There was never any question that Defense Secretary would have to wield the budget axe—simple fiscal and political math guaranteed that—but many wondered how he would swing it: Would he chip away at the edges of the defense budget, like Robert Gates? Or would he make just enough cuts to claim that the Pentagon had already paid at the office when sequestration rolled around, like Leon Panetta?
Today we got a big hint when Hagel gave a major policy address at National Defense University at Fort McNair in Washington. Hagel called a downturn in defense budgets “inevitable,” and correctly observed that the money-chewers in the defense budget were acquisitions, personnel costs, and overhead. In fact, many of his statements echoed recommendations in our May 2012 report with the Project on Government Oversight, Spending Even Less, Spending Even Smarter. Some examples:
- “Despite pruning many major procurement programs over the past four years, the military’s modernization strategy still depends on systems that are vastly more expensive and technologically risky than what was promised or budgeted for.“ Exhibit A: The F-35 Joint Strike Fighter. The costs of most expensive acquisition program in the Defense Department’s history have nearly doubled to $400 billion dollars, but DOD continues to center its air strategy around the aircraft. We recommended canceling variants of the plane built for the Navy and Marines with capable but less expensive aircraft, for a savings of $61.7 billion.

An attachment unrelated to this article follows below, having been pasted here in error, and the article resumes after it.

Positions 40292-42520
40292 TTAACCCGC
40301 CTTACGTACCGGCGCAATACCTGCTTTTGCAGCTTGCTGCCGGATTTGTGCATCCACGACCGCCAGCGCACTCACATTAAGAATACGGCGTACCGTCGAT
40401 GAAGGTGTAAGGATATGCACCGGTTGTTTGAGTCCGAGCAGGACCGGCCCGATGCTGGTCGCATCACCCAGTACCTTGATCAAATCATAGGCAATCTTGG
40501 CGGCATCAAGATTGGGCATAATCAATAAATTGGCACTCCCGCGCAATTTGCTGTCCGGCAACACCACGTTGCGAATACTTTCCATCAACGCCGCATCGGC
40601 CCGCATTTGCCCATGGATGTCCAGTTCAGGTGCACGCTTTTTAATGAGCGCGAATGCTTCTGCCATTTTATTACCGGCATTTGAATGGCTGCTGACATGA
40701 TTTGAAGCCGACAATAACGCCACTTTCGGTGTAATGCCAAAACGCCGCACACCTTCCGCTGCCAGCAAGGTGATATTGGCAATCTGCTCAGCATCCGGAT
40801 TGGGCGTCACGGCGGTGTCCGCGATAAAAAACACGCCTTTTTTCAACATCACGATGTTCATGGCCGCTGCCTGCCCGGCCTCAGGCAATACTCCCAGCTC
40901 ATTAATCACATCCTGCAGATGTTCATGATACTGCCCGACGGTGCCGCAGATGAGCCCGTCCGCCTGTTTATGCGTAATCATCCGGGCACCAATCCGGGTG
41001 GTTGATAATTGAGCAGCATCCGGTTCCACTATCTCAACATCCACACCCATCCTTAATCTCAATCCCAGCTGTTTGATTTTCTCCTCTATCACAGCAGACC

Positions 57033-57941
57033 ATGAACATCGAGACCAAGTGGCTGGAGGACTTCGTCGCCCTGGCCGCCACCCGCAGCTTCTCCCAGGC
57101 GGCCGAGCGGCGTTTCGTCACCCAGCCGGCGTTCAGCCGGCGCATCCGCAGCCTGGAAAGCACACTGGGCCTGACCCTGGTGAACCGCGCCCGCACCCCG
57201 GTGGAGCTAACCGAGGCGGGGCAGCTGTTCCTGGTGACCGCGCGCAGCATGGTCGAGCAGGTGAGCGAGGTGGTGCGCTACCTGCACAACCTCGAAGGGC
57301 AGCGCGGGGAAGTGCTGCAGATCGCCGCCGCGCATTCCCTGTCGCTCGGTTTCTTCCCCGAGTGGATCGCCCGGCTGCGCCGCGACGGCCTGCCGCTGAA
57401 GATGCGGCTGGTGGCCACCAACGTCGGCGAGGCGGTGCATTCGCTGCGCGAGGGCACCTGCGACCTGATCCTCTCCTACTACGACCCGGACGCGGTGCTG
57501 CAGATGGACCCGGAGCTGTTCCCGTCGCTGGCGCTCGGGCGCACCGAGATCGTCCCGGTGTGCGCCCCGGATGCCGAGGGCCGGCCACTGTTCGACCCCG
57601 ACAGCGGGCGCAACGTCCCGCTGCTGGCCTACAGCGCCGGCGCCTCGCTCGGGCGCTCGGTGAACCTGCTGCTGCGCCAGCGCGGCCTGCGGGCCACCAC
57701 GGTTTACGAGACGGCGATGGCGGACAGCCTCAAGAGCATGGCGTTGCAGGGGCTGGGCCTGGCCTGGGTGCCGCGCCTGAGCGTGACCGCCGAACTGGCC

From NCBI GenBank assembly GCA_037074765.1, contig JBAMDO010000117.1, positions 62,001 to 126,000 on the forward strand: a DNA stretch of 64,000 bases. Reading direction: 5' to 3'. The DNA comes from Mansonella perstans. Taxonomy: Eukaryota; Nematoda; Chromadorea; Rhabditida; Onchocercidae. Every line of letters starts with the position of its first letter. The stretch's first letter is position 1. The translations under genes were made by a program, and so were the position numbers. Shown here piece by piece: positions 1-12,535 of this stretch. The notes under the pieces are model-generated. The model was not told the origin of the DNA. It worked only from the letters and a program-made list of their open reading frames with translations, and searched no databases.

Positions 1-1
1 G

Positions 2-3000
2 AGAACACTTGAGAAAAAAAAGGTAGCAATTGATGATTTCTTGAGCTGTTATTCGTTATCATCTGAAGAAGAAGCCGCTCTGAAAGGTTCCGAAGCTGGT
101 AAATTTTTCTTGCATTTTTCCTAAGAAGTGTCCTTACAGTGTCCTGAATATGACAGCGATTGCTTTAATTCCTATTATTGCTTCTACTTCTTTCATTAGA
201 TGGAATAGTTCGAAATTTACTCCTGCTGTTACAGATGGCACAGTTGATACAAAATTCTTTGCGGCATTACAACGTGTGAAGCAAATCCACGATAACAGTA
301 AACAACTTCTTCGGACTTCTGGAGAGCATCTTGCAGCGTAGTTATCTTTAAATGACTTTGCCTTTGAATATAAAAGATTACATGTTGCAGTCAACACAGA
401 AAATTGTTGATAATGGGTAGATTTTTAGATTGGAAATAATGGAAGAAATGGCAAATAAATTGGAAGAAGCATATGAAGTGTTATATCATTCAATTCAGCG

- “Fiscal realities demand another hard look at personnel – how many people we have (military and civilian), how many we need, what these people do, and how we compensate them for their work, service, and loyalty with pay, benefits and health care.” The cost of TRICARE, DOD’s health care system, has more than doubled in the last decade and now exceeds $50 billion. The minor reforms we recommend echo those made in a DOD review, and would save the department $76.5 billion over the next decade.
- “Despite good efforts and intentions, it is still not clear that every option has been exercised or considered to pare back the world’s largest back-office.” We often point out that the Pentagon is the world’s largest bureaucracy, a word that is not synonymous with efficiency. DOD can save money by stopping the proliferation of stars and bars in the agency’s management ranks, as well as cutting down on service contractors—a goal set by Gates. Reducing DOD service contracts by 15 percent over the next ten years contractors would save a whopping $372 billion.
So does this speech make Hagel a fiscal warrior? Unfortunately, talking about change doesn’t make it so: Many of his observations have been made by others before him and even proposed to Congress, only to get shot down. Hagel also gets a demerit for repeating the old saw that DOD will be operating with “significantly less resources.” From when, exactly? Sequestration will take the Pentagon “back” to our our 2007 wartime budget, which was near its historical peak.
But Hagel gets a gold star for what may be the biggest change heralded by his speech: Admitting the need for “matching missions with resources,” meaning resources must inform strategy. “We cannot simply wish or hope our way to carrying out a responsible national security strategy and its implementation,” he said. Let’s hope the ears on Capitol Hill and in the Pentagon hear that common-sense message.